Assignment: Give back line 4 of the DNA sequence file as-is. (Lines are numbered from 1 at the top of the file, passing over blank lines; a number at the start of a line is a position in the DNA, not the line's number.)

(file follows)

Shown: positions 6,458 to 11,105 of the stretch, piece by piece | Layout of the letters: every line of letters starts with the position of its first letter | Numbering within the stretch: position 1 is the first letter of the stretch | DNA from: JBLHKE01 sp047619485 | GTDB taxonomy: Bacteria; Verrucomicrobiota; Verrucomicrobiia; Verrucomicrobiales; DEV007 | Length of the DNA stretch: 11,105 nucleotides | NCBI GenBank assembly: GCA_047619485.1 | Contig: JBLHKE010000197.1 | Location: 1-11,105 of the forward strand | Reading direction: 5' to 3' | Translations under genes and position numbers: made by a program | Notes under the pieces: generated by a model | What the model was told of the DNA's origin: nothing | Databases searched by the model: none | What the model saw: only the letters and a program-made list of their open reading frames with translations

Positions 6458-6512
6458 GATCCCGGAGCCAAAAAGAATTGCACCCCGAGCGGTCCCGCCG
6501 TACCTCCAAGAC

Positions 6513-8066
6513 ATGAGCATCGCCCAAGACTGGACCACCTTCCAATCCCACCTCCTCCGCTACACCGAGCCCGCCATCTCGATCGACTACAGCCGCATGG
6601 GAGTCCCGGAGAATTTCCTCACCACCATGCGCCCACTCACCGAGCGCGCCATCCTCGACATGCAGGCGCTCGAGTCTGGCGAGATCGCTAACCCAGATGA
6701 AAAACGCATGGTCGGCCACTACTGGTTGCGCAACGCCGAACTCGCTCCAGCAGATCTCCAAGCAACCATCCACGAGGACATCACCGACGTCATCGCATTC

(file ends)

6501 TACCTCCAAGAC